In the final version, all the action unfolds during one summer – from mid June to early September – and the geographical location is confined to New York, Long Island: East Egg and West Egg. The tragic dimension is also increased due to the facts that all the events have occurred before the curtain rises.

I. Scrambled chronology

The story’s events have apparently been scrambled, but it is in fact the sign of artistic order. Besides we get to know Gatsby much in the same way as in real life we become acquainted with a friend, namely progressively by fitting together fragments that are picked up as we read the novel.

First Gatsby appears to Nick as a pictorial vision, an emblematic figure that is almost unreal in the night: “fifty feet away a figure had emerged from the shadow of my neighbor’s mansion…regarding the silver pepper of the stars” (p27). Then through Nick’s narrative we move forward and backward over Gatsby’s past.

A. The framing narratives

The opening and the closing pages of the novel frame Gatsby’s story: in the first chapter from the beginning down to ‘glittered along the water'(11) and in chapter IX from ‘One of my most vivid memories.'(182) down to the end, what we have is a prologue and an epilogue that embed the events of the summer 1922. In both the epilogue and the prologue, which correspond to the time of writing, Nick is back in the Mid-West and reflects on his past experience.

There is a network of correspondences and sharp contrast between the prologue and the epilogue. At the outset it is Nick Carraway’s ambivalent attitude that is highlighted; he was taught by his old man not to castigate the others: ‘just remember that all the people in this world haven’t had the advantages that you’ve had.'(7) and admittedly he is rather prudent in his comments. Yet at the novel’s closure it is clear that Nick has in the course of the novel learnt from first hand experience. He no longer refrains from censuring those who have disappointed him: ‘They were careless people, Tom and Daisy – they smashed up things and creatures and then retreated back into their money…'(186).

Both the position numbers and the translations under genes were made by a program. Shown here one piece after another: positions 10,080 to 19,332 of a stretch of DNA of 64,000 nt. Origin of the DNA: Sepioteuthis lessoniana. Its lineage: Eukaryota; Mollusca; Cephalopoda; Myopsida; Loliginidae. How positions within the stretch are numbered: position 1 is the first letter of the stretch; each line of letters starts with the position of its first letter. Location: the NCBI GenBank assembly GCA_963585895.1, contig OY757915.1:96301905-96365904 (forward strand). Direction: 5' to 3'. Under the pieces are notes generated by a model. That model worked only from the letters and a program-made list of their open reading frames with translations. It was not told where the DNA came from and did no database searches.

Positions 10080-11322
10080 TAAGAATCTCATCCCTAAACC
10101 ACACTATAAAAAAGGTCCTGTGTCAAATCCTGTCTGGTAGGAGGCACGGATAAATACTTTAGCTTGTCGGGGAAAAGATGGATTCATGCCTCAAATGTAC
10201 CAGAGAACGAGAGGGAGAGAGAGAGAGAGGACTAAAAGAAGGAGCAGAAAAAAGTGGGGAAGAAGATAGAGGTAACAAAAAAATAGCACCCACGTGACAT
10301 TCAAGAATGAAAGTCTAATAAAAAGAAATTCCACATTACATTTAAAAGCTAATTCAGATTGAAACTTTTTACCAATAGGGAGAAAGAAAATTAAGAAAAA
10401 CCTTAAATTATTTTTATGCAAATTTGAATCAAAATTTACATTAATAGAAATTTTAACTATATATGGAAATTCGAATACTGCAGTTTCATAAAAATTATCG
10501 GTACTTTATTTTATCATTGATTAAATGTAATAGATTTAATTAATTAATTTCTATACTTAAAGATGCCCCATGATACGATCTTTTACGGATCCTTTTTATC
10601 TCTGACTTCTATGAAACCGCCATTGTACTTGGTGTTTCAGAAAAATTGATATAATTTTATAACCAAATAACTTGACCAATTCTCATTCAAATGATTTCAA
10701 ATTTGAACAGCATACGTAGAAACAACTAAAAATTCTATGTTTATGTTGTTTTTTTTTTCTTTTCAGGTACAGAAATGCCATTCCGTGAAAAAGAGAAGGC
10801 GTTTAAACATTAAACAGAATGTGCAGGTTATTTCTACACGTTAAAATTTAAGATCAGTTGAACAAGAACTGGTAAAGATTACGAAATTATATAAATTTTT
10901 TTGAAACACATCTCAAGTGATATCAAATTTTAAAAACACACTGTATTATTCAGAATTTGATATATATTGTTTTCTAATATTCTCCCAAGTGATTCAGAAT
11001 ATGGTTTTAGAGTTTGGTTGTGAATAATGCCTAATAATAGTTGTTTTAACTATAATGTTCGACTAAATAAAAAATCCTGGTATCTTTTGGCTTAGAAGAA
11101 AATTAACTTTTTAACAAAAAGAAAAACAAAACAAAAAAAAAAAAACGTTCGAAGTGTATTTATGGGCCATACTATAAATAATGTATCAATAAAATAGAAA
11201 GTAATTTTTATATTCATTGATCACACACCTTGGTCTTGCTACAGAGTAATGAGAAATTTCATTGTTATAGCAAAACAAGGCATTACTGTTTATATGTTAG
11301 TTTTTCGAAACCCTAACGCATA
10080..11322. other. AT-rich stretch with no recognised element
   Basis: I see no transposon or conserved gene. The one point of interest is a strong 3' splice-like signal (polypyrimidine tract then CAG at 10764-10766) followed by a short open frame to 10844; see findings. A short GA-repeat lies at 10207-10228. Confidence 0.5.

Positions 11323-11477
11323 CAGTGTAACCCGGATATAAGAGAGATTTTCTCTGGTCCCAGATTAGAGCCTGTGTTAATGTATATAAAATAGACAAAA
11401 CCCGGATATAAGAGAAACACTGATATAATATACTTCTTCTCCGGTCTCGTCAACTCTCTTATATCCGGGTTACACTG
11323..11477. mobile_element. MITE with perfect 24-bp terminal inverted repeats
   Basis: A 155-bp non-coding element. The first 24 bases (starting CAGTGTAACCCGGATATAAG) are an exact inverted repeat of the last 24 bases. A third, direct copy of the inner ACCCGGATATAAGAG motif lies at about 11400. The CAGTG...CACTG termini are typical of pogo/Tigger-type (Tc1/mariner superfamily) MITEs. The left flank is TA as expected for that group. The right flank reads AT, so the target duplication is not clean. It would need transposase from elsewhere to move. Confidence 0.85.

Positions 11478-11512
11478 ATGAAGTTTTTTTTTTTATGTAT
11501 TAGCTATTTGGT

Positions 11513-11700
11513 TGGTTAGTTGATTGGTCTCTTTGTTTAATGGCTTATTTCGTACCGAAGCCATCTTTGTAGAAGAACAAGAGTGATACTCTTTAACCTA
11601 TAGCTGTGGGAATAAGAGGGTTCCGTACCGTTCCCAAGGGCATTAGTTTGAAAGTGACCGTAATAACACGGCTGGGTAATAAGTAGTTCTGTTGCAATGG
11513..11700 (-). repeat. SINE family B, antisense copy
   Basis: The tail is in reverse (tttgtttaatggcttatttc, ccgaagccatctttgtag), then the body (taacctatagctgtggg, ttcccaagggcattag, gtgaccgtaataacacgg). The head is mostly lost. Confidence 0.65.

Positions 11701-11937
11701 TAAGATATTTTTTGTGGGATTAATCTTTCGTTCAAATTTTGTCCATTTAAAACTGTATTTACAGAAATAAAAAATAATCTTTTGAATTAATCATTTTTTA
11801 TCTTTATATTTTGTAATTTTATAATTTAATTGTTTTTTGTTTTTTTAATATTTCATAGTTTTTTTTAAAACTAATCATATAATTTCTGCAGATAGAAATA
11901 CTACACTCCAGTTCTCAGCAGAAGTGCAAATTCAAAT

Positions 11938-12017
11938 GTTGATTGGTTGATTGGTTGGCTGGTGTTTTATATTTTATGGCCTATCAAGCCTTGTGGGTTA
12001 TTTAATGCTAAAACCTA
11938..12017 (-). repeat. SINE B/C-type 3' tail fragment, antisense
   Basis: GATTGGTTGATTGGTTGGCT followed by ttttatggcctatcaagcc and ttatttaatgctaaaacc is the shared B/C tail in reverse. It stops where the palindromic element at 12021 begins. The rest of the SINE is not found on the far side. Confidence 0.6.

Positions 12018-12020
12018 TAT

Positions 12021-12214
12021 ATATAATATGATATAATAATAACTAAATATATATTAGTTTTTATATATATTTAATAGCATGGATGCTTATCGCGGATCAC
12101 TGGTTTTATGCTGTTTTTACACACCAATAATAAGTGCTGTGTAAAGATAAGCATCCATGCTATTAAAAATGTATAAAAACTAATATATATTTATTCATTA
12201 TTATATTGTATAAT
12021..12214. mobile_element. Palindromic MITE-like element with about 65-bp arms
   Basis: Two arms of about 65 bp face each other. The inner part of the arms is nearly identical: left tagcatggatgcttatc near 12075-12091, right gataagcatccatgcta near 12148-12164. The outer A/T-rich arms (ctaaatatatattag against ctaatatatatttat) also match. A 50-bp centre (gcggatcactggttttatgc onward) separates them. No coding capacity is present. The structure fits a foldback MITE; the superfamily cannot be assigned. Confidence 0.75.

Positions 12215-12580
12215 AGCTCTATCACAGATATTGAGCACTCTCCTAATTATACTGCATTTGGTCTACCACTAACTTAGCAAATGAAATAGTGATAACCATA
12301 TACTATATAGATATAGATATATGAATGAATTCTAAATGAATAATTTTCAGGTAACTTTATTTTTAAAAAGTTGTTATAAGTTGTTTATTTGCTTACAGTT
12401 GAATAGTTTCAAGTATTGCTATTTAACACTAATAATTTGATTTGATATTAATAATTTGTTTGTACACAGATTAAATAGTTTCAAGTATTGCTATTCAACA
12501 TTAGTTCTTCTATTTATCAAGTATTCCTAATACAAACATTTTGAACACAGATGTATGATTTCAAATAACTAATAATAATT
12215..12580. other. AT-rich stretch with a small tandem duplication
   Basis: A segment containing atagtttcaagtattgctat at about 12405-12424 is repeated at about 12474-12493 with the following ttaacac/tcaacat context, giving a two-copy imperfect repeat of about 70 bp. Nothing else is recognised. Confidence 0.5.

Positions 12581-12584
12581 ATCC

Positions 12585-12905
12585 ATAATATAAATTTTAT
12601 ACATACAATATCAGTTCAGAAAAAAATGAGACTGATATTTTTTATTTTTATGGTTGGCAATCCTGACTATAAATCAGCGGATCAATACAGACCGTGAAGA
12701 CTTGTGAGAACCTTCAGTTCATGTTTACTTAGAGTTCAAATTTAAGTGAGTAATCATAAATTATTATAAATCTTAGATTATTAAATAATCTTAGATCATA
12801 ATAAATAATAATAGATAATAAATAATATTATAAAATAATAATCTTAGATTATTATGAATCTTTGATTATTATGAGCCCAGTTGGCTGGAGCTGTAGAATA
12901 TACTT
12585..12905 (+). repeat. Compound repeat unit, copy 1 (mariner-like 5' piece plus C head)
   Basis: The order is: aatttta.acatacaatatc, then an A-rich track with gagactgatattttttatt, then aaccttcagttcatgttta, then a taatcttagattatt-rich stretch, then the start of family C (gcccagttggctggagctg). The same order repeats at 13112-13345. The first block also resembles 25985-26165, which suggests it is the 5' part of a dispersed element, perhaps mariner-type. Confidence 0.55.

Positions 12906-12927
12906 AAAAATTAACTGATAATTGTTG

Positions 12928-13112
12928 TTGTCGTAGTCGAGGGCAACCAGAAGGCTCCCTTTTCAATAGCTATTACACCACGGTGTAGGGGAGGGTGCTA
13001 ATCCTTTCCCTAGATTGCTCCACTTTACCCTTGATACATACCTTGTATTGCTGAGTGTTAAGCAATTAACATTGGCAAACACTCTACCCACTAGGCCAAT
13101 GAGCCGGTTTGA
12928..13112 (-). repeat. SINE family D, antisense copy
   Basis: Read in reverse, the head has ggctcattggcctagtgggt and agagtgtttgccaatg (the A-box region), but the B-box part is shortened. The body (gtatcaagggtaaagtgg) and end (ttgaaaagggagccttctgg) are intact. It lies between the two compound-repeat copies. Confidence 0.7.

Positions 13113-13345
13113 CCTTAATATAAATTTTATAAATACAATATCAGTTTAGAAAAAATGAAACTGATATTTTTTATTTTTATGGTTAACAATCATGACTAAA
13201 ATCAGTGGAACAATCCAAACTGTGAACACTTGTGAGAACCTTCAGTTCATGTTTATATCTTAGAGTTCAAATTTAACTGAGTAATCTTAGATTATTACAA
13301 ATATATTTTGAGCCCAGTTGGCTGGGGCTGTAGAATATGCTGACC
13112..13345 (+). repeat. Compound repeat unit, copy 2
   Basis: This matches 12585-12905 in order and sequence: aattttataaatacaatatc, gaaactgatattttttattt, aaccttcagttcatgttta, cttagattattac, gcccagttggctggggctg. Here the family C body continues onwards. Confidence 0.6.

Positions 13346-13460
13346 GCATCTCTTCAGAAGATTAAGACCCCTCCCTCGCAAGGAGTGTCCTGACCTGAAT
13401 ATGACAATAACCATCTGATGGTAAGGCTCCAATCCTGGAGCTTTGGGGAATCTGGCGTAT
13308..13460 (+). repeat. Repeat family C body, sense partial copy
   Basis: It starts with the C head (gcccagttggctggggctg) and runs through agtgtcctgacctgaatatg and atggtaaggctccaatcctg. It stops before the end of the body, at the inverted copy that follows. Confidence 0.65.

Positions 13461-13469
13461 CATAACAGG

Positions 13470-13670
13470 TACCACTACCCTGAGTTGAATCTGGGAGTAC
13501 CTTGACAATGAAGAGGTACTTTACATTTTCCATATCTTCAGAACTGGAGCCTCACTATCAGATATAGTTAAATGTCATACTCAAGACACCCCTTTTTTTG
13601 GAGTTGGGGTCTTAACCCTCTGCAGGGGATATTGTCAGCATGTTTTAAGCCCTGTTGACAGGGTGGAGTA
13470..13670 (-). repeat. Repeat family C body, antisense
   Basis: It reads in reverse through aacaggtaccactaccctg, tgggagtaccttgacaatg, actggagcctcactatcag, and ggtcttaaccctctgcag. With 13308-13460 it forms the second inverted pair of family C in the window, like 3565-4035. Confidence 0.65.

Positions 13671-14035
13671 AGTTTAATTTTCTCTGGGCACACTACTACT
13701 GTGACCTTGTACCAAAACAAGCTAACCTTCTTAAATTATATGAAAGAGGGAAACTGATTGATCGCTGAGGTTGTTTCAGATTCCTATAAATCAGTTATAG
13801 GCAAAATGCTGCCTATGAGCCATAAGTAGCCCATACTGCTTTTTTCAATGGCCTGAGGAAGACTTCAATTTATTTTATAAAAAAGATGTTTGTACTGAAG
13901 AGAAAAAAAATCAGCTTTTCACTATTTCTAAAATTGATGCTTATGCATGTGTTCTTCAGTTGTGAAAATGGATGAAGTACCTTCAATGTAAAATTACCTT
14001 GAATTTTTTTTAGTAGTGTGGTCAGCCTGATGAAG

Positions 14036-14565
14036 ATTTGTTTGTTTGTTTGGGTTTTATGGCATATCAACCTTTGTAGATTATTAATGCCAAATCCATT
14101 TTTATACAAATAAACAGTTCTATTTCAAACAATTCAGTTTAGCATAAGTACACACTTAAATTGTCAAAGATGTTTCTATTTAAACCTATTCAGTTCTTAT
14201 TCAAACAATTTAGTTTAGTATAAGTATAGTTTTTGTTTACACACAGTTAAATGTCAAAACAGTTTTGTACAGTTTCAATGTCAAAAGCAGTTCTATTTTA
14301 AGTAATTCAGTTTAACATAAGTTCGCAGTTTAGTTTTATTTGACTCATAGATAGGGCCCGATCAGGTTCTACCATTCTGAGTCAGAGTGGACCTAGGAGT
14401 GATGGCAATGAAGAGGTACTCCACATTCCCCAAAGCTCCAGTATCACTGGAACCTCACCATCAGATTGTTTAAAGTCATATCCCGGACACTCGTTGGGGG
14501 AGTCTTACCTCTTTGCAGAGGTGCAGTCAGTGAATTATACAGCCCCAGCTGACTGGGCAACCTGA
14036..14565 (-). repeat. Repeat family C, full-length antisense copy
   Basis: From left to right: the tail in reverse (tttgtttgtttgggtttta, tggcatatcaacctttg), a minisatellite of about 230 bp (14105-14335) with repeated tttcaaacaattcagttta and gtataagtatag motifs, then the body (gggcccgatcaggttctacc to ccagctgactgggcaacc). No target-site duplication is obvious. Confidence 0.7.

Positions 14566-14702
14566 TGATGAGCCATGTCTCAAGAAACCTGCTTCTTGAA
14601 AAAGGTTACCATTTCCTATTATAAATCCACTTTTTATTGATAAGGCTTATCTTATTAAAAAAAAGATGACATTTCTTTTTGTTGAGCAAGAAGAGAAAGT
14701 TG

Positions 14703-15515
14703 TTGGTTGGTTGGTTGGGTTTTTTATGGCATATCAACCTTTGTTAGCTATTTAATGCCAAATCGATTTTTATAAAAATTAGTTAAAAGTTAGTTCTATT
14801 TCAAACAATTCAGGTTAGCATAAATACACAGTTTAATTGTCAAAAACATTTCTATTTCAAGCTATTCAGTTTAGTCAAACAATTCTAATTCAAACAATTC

By contrast, for all his moments of hesitancy Nick cannot bring himself to indict Gatsby: ‘Only Gatsby…was exempt from my reaction…Gatsby who represented everything for which I have an unaffected scorn.'(8) Nick who learns intolerance and moral indignation, notwithstanding his father’s early recommendations, cannot run down Gatsby in the same manner as he criticizes Gatsby’s debauched (profligate) guests. Gatsby may well have been a poseur, a racketeer and a megalomaniac but Nick eulogizes him right through to the end because he was also an idealist. Precisely the framing passages explore the riddle, the enigma that is at the heart of Nick’s fascination for Gatsby.

B. Backward and forward movements over Gatsby’s past

The summer of 1922 serves as a thread on to which the beads of Gatsby’s past life have been haphazardly strung together. The extent to which Fitzgerald has muddled up the chronological sequence of Gatsby’s biography is immediately striking.

It is not until the last chapter that we find a direct reference to Gatsby’s boyhood through Mr. Gatz’s testimony: “Jimmy was bound to get ahead. He always had some resolves like this or something…He told me I et like a hog once, and I beat him for it.”(180).

The next episode in Gatsby’s life story is the protagonist’s encounter with Dan Cody which is recounted in chapter VI. Then the love affair between Gatsby and Daisy, which actually took place five years before the action in the novel, is related through three separate narratives: Chapter IV, 80-84; Chapter VI, 117-18 and Chapter VIII p. 154-57 but from various points of view and with various degrees of fullness: thus we get Jordan Baker’s version and Gatsby’s own version, but in each case the characters’ testimonies are reported by Nick.

Next Gatsby’s war experiences and his trip back to Louisville after his discharge are told in chapter VIII, p. 158-9. Finally Gatsby’s entry into his mysterious occupation in the underworld through Wolfshiem’s agency is briefly presented in Chapter IX, pp. 177-9.

II. The dual structure

A. The ‘hour- glass’ novel